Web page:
A Year in Reading: Paul Lisicky

December 19, 2019 | 11 books mentioned 2 min read

The uncategorizable, the mongrel, the hybrid, the impure: I don’t consciously say I’m looking for any of those traits when I pick up a book, but I get excited by any piece of art that makes itself up on its own terms, that says no in its quiet (or loud) way to the call of obedience and conformity. I think all of the books on my list say no, as if that no were an affirmation, and I’m sure that’s why I’ll keep going back to them not just in the present, but 10 years from now. 

While many contemporary novels restrict themselves to a tight focus, Elizabeth McCracken’s Bowlaway gives itself permission to sprawl. Its characters come and go, live and die, lace together in startling, unexpected ways. Its sentences ring with insight and dark charm. Entire paragraphs feel like song, even those spotlighting a minor character—see the page featuring the woman who adopts wild animals and takes them into her bed. covercovercovercovercovercoverThe thing is, there are no minor characters in McCracken’s work, and that notion is central to her vision: Everyone has a face, a body, a longing. I can’t think of a book that’s as queer, even if its queerness isn’t out front and center. Who would we be if we allowed ourselves to see that our closest ties aren’t blood ties but chosen? How would history change if we de-centered procreation as the measure of time and interconnectedness? The novel enacts those questions with increasing urgency and takes us to a place where the character we’ve known the longest doesn’t simply stop, but re-invents himself once more.

covercovercovercovercoverSpeaking of things queer, some of the freshest books of 2019 have come from queer writers. I’m thinking of Ocean Vuong’s On Earth We’re Briefly Gorgeous, T Kira Madden’s Long Live the Tribe of Fatherless Girls, Carmen Maria Machado’s In the Dream House. Sentence by sentence, these books are alert and alive, written with exacting description and a musical ear. Most importantly, they take queerness into their structure. They refuse chronology as the only way to tell an immersive story. Instead, these are stories of moving minds, minds at work, as they try to shuck off the old narratives that want to shoehorn us into sameness and oblivion. For that, and more, I love these books the way I would love a person.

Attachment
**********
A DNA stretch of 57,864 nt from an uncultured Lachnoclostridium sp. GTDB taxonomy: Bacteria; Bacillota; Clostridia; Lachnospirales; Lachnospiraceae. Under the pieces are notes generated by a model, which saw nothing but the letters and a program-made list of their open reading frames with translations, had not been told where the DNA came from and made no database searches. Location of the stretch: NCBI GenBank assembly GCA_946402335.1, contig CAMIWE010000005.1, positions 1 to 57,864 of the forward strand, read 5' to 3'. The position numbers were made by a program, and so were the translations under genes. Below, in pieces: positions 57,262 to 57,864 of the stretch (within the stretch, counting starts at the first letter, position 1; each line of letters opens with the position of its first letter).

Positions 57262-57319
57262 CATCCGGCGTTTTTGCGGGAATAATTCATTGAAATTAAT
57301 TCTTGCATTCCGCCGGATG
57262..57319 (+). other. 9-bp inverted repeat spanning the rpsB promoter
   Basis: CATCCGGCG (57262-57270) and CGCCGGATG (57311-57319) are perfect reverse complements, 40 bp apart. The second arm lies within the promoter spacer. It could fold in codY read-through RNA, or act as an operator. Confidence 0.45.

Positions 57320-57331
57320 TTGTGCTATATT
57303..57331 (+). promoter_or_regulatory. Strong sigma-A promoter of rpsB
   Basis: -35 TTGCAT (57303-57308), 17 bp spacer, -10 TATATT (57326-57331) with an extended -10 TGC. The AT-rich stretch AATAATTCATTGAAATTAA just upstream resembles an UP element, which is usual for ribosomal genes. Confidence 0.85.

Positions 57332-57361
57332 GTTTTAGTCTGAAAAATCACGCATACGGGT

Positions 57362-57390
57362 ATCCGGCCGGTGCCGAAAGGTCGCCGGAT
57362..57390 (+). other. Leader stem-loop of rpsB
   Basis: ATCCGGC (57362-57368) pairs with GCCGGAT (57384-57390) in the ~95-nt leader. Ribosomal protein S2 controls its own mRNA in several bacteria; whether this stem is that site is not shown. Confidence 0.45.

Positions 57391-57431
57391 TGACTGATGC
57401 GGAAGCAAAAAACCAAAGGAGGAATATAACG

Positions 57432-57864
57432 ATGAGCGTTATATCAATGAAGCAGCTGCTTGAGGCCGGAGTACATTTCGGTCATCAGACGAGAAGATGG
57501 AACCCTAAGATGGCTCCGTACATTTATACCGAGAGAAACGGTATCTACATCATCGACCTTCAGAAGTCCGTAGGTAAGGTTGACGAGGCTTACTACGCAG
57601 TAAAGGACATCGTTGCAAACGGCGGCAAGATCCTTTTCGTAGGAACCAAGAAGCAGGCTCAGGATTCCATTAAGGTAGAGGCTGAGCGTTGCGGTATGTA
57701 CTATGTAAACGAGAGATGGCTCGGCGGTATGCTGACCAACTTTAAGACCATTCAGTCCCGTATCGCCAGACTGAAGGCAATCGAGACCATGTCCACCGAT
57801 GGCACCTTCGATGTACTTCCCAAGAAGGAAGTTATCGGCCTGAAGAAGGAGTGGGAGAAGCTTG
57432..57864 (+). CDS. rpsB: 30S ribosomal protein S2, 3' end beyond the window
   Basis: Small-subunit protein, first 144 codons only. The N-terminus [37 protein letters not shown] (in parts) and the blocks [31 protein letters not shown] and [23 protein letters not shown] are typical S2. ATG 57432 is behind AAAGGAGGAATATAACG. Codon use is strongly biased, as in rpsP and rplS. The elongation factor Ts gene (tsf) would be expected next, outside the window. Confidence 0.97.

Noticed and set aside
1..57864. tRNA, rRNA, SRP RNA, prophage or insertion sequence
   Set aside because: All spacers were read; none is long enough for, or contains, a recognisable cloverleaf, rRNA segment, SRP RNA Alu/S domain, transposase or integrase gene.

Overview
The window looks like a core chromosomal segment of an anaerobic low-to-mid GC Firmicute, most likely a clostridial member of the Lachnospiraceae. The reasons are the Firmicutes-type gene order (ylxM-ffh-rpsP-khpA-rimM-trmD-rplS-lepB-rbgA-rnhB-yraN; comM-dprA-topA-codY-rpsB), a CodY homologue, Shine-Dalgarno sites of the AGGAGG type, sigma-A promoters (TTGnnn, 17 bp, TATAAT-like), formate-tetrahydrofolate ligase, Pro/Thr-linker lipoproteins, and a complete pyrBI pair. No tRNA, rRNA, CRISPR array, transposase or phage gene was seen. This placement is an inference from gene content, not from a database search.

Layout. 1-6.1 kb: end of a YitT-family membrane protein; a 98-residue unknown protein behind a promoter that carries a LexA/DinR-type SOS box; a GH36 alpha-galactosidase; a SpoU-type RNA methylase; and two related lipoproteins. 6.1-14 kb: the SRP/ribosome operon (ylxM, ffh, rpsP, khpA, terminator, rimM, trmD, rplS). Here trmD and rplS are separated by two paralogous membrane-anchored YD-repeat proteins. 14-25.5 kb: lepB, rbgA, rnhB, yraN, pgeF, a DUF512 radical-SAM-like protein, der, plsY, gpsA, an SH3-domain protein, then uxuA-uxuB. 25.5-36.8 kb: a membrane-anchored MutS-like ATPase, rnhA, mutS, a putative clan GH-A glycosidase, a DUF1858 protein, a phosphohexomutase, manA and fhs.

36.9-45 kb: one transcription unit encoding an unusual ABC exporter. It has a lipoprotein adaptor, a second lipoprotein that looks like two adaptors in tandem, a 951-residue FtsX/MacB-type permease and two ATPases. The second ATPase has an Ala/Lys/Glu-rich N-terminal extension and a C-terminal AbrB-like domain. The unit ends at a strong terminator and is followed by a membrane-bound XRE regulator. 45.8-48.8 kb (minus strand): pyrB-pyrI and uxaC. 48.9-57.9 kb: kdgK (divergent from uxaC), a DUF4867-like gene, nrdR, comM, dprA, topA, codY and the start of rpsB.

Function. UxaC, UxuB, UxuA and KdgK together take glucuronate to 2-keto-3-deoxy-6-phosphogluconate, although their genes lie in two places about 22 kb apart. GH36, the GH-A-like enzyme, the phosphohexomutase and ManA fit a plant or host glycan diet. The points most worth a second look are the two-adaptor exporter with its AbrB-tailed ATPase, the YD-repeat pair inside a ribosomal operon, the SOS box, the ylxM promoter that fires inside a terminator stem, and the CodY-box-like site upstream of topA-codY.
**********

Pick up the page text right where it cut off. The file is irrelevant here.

Finally? Poets. We must not ever forget the poets, those beautiful monsters. Source of all things good, at least when it comes to the word. Jericho Brown’s The Tradition, C.D. Wright’s Casting Deep Shade, Ilya Kaminsky’s Deaf Republic, Morgan Parker’s Magical Negro, Brenda Shaughnessy’s The Octopus Museum, Toi Derricotte’s I, Dorianne Laux’s Only as the Day Is Long, Carmen Gimenez Smith’s Be Recorder.

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Don’t miss: A Year in Reading 2018, 2017, 2016, 2015, 2014, 2013, 2012, 2011, 2010, 2009, 2008, 2007, 2006, 2005

is the author of the forthcoming memoir Later: My Life At the Edge of the World (Graywolf, March 2020)as well as The Narrow Door (a New York Times Editors' Choice), Unbuilt Projects, The Burning House, Famous Builder, and Lawnboy. His work has appeared in The Atlantic, BuzzFeed, Conjunctions, Fence, The New York Times, Ploughshares, Tin House, and in many other magazines and anthologies. A 2016 Guggenheim Fellow, he has received awards from the National Endowment for the Arts, the James Michener/Copernicus Society, and the Fine Arts Work Center in Provincetown, where he has served on the Writing Committee since 2000. He has taught in the creative writing programs at Cornell University, New York University, Sarah Lawrence College, The University of Texas at Austin and elsewhere. He is currently an Associate Professor in the MFA Program at Rutgers University-Camden and lives in Brooklyn, New York.

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